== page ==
• Aviation
    Vfr conditions are expected to prevail through Wednesday morning. No airmets are anticipated.

  • Marine
    The long period energy from the latest very large wintertime north-northwest swell has arrived at buoys 51001 and 51101 located northwest of Kauai. There are also long period forerunners showing up at the Hanalei and Waimea bay buoys. Note that the arrival of this initial energy was delayed slightly compared with the guidance from the Wave Watch III, which has been the case for most of the recent wintertime swell events. However, we still expect the swell to build significantly overnight. Surf produced by this swell will likely increase to the high surf warning criteria along most north and west facing shores of the smaller Hawaiian islands by daybreak Wednesday. In addition, the energy from this swell will also likely reach both the west and north facing shores of the Big Island by mid-day Wednesday. As a result, a high surf warning has been issued starting at noon HST Wednesday for west facing shores of the Big Island, while a high surf advisory will be in effect starting at noon HST for north facing shores of the Big Island. Note that this north-northwest swell will continue for an extended period of time, which means that surf will remain elevated over multiple tide cycles. See the collaborative nearshore swell and wind forecast for Oahu for more detailed information about this swell. Localized coastal flooding is possible in the warning area due to significant wave set up and run up along the beaches exposed to this swell, especially during each high tide from Wednesday into Thursday. This swell will gradually subside from Thursday night through early Friday, and should drop below the high surf advisory criteria by late Friday. Another west-northwest swell is expected to arrive Sunday, and produce surf reaching the high surf advisory criteria along most north and west facing shores of the smaller islands Sunday and Monday. The westerly component of this swell may also produce advisory level surf along the west facing shores of the Big Island from late Sunday into Monday. A small craft advisory remains in effect through Thursday for most Hawaiian waters due to the elevated seas associated with the new north-northwest swell.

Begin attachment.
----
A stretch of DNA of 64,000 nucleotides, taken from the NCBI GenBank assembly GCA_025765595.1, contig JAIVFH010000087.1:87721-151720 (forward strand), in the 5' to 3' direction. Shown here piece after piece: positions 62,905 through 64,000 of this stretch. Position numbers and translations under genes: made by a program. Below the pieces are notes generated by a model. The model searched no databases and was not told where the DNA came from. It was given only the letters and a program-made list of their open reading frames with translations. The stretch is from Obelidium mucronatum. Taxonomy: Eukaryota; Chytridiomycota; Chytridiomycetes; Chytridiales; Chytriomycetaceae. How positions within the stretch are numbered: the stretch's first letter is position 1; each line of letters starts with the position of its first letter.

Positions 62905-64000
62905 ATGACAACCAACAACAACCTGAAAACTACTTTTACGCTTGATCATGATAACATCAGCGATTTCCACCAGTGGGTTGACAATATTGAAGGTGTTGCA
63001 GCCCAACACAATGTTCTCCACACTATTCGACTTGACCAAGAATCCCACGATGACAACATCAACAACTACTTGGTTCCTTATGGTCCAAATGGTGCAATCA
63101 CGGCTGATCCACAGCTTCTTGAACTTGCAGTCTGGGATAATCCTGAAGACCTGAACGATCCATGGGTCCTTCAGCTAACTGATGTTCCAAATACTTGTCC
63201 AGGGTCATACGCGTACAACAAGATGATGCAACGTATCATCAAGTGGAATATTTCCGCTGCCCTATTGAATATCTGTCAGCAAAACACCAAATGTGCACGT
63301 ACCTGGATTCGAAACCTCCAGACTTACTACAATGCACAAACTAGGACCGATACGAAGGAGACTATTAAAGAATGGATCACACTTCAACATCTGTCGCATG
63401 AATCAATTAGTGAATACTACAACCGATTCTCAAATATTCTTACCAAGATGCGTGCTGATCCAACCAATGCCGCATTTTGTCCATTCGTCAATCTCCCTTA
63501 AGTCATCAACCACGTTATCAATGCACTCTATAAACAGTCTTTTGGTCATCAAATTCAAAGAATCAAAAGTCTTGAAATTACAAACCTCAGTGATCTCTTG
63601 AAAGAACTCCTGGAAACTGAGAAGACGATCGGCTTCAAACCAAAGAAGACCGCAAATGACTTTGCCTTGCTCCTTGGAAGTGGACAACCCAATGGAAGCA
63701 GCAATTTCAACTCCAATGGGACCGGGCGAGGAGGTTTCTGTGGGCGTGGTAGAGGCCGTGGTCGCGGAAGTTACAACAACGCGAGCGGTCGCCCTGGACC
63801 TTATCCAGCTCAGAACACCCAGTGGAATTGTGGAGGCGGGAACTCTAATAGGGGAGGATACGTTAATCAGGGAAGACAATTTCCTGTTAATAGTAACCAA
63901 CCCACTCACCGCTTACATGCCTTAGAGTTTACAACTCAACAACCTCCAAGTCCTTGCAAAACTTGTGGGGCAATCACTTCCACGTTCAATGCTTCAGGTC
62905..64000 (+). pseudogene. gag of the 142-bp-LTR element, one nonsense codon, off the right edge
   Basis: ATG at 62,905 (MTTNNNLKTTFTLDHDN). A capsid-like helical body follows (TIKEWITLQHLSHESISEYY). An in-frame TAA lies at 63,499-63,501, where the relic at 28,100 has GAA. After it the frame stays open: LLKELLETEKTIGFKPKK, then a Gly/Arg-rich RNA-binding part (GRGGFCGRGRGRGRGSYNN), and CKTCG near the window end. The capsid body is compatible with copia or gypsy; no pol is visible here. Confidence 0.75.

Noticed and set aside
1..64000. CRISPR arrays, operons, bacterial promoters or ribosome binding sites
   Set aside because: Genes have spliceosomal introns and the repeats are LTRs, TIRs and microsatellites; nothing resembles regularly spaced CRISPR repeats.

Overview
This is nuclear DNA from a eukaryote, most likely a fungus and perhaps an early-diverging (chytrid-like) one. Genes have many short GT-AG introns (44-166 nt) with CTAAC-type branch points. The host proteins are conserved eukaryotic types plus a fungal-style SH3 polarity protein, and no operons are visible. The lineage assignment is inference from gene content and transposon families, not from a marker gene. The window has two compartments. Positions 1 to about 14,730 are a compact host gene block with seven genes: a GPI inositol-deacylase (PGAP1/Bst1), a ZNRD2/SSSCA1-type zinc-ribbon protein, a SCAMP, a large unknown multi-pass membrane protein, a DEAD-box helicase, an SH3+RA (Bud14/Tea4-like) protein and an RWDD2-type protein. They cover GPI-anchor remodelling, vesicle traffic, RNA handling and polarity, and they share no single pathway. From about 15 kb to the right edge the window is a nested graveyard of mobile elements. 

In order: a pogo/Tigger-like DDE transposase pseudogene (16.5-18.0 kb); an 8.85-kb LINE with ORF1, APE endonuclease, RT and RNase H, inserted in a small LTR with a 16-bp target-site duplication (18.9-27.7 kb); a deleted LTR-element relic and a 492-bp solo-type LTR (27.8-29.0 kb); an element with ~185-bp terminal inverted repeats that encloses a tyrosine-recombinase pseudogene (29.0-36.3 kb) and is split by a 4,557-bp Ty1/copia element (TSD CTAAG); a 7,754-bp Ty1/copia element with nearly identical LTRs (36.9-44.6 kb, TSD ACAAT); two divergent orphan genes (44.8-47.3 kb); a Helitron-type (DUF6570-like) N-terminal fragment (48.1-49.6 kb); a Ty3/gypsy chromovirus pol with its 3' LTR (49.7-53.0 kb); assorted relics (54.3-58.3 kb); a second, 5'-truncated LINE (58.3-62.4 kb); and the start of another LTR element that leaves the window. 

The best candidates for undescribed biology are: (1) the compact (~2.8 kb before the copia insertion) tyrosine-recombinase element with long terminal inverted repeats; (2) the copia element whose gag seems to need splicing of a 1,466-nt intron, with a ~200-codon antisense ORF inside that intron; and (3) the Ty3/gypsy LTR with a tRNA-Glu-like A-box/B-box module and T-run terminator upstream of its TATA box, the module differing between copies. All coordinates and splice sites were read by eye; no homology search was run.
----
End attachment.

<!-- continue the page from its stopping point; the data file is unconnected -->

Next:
• HFO Watches/Warnings/Advisories
    High surf warning until 6 pm HST Thursday for north and west facing shores of Niihau, Kauai, Oahu and Molokai, and for north facing shores of Maui. High surf warning from noon Wednesday to 6 pm HST Thursday for west facing shores of the Big Island. High surf advisory from noon Wednesday to 6 pm HST Thursday for north facing shores of the Big Island. Small craft advisory until 6 pm HST Thursday for Kauai northwest waters, Kauai windward waters, Kauai leeward waters, Kauai channel, Oahu windward waters, Oahu leeward waters, Kaiwi Channel, Maui county windward waters, Alenuihaha channel, Big Island windward waters.